14. Agented VPP – Lowest Cost VPP VPP and related production • The Seller would sell a VPP to the VPP Buyer, a Wachovia administered entity. • The VPP purchase price will be based on the forward prices hedged by the VPP Buyer. • The VPP Buyer raises 100% debt financing for its acquisition of the VPP in the institutional market. • Typical pricing is approximately LIBOR + 50 to 75 bps (based on term of the VPP and the factors listed below). • Class sizes will vary based upon: • Predictability and stability of the production profile and operating cost profile • Well concentration • Amount of capital raised against the underlying reserves (i.e., size of “cushion”) • Operator / VPP seller • Credit quality of the off-takers and basis volatility • Hedging LOE • Ability to effectively hedge basis • Size of NGL component • Typical transaction of minimum $300 million. Floating Price VPP Seller Wachovia Bank, N.A. VPP Buyer Purchase Price Fixed Price Rated Debt Cash Institutional Debt Market Comparison of VPP Structures HEFG/IPAA Capital Markets Breakfast

  15. Reversionary Interest Partnership Considerations • A reversionary interest partnership structure can be used to partially monetize and develop existing properties or in conjunction with an acquisition. • Wachovia would buy a portion of the property and contribute its pro rata share of capital expenditures required for development drilling as well as operating, maintenance and COPAS expenses. • The Seller and Wachovia can continue developing the properties, thereby increasing the value of the reserves. • Wachovia’s contribution to development costs gives the Seller access to future proved developed reserves with minimal upfront capital commitment and reduces risk during the exploitation period. • This product can be also be used for acquisitions where Wachovia and the Seller can partner to acquire large properties. • The Seller would have the opportunity to purchase Wachovia’s portion of the property to achieve its growth objectives. Reversionary Interest Transaction Example • The Seller sells its working interest in a $400 million property. The property is purchased by a newly formed Partnership Co. in which the company is the general partner (“GP”), with an interest of 2% and a Wachovia-administered entity (“WAE”) is the limited partner, with an interest of 98%. • The partnership agreement entitles WAE and the GP to receive their proportionate units of the net revenue from the reserves until WAE achieves a predetermined IRR target (cash on cash), which is based on the property profile. At this time, WAE will receive 65% of the net cashflows while the GP receives 35%. The IRR calculation will include cashflows from production (including hedging) and any proceeds from the sale of the property. • Net revenues will be calculated by taking COPAS, capital expenditures, LOE and cash flow from hedges into account. • This structure can be used as a complement to a partial direct working interest purchase of a property. HEFG/IPAA Capital Markets Breakfast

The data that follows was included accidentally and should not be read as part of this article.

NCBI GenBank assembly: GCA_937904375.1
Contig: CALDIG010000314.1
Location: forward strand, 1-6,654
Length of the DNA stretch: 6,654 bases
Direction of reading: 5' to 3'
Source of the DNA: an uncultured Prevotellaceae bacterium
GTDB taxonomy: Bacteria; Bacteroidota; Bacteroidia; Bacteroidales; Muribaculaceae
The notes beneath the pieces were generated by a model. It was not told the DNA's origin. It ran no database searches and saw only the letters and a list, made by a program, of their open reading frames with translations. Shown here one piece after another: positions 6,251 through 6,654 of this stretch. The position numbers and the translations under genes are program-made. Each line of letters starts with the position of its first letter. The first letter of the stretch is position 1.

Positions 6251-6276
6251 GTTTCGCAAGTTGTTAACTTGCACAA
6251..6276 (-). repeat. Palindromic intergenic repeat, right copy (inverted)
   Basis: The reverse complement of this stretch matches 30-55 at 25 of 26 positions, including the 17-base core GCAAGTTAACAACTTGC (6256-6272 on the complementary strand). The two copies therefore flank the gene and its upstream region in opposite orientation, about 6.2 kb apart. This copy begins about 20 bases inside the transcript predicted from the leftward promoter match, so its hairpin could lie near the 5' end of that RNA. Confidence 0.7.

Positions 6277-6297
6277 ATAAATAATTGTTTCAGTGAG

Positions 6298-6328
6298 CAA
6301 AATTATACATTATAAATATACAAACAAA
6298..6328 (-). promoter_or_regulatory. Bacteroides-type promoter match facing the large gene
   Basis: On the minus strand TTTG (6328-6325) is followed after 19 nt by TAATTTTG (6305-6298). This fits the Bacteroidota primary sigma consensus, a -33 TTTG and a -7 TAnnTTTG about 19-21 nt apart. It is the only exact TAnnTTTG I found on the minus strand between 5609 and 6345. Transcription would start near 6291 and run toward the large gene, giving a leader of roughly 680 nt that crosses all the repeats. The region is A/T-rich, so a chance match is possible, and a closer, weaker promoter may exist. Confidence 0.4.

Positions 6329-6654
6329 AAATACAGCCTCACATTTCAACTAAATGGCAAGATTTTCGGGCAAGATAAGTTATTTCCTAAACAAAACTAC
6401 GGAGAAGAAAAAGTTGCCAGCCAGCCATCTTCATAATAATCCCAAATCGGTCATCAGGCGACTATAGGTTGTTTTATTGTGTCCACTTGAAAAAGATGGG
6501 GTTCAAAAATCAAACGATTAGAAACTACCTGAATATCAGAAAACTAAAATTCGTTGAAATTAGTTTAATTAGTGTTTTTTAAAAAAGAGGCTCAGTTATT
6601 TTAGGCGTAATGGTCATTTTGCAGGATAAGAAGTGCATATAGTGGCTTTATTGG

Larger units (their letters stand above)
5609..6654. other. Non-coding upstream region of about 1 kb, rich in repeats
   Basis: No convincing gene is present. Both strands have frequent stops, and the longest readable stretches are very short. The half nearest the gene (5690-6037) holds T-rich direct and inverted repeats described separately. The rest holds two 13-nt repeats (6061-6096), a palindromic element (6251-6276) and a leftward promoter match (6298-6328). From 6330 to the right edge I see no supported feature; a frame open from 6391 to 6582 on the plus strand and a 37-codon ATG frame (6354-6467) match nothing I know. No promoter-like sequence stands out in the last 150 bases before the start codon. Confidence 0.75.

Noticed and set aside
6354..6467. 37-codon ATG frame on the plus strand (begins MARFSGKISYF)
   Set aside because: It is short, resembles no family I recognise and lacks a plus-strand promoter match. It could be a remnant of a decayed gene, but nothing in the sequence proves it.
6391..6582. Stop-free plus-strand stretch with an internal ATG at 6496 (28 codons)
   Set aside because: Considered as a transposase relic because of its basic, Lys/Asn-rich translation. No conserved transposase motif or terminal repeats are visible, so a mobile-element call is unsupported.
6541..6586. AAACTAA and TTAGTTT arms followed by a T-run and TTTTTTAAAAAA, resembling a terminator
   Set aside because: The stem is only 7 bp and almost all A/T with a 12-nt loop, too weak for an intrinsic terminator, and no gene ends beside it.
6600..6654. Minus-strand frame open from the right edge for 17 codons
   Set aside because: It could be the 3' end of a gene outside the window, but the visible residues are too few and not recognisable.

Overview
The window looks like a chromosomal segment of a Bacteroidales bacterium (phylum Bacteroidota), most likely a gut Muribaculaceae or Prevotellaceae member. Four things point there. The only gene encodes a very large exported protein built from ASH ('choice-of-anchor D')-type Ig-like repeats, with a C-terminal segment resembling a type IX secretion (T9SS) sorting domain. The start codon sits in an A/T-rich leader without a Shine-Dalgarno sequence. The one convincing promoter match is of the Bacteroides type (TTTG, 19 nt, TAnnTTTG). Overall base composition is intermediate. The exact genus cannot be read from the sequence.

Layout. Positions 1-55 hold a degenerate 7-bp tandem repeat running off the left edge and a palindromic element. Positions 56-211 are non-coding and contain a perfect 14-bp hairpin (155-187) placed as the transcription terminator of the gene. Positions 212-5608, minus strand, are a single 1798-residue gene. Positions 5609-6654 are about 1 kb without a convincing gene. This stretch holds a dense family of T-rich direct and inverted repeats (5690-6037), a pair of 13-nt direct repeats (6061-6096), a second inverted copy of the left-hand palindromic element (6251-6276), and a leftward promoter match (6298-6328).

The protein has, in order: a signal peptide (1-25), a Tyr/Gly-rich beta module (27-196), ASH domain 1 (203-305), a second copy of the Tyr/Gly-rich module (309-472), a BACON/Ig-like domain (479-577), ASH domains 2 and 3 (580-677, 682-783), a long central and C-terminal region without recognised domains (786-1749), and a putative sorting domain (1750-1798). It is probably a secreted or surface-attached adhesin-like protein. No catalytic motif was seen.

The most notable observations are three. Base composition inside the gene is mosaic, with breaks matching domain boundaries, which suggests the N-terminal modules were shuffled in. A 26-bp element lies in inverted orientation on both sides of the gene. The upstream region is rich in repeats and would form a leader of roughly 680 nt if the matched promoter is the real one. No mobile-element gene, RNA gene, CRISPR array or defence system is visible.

16. Case Study – EnerVest Management Partners, Ltd. EnerVest Management Partners, Ltd. $170,000,000 Co-Investment through a Wachovia Reversionary Interest Partnership • Sole Arranger • EnerVest Management Partners, Ltd. (“EnerVest”) was founded on October 30, 1992, to acquire, exploit, operate, and manage oil and gas properties on behalf of institutional investors. • Currently operates approximately 11,500 wells in 11 states including Colorado, Kansas, Louisiana, Michigan, New Mexico, New York, Ohio, Oklahoma, Pennsylvania, Texas and West Virginia • Serves as the general partner or manager of various institutional funds and partnerships, including EV Energy Partners (“EVEP”), a publicly traded master limited partnership • Has made over $2.0 billion in acquisitions, including the $750 million acquisition from Anadarko, and over $467 million in divestitures since January 2005 Asset Description & Acquisition Rationale Wachovia’s Role • April 16, 2007 – EnerVest announced that EVEP and certain institutional partnerships it manages have signed an agreement to acquire oil and natural gas properties in Central and East Texas from Anadarko Petroleum Corp. for $728 million (the “Transaction”). • 1,297 active wells (892 operated) • 82% PDP • 52% gas, 21% crude and 27% NGLs • R/P of 8.1 years • Estimated productive life of over 40 years • Implied value of $2.48/Mcfe and $7,029/MMCfe/d. • EVEP expects the acquisition to be 45% accretive to distributable cash flow per unit in 2H 2007. • The acquisition closed on June 27, 2007. • Wachovia co-invested in the Transaction through its Reversionary Interest Partnership product. • Wachovia will be entitled to its proportionate share of cash flows and will provide capital for its share of the necessary capital expenditures, thus reducing the developmental risk to EnerVest and EVEP. • Wachovia’s initial interest in the partnership is reduced as certain IRR targets are met • Through the Reversionary Interest Partnership and EnerVest’s institutional funds, EnerVest and Wachovia allowed EVEP to participate in an acquisition that would have been too large to conduct independently. • Wachovia’s participation also allowed EnerVest to allocate its investment capital available to other ventures and reduce any investment concentration risks. HEFG/IPAA Capital Markets Breakfast

  17. Disclaimer Wachovia Securities is the trade name for the corporate and investment banking services of Wachovia Corporation and its subsidiaries. Debt and equity underwriting, trading, research and sales, loan syndications agent services, and corporate finance and M&A advisory services are offered by Wachovia Capital Markets, LLC, member NASD, NYSE and SIPC. Mezzanine capital, private equity, municipal securities trading and sales, cash management, credit, international, leasing and risk management products and services are offered by various non-broker dealer subsidiaries of Wachovia Corporation. HEFG/IPAA Capital Markets Breakfast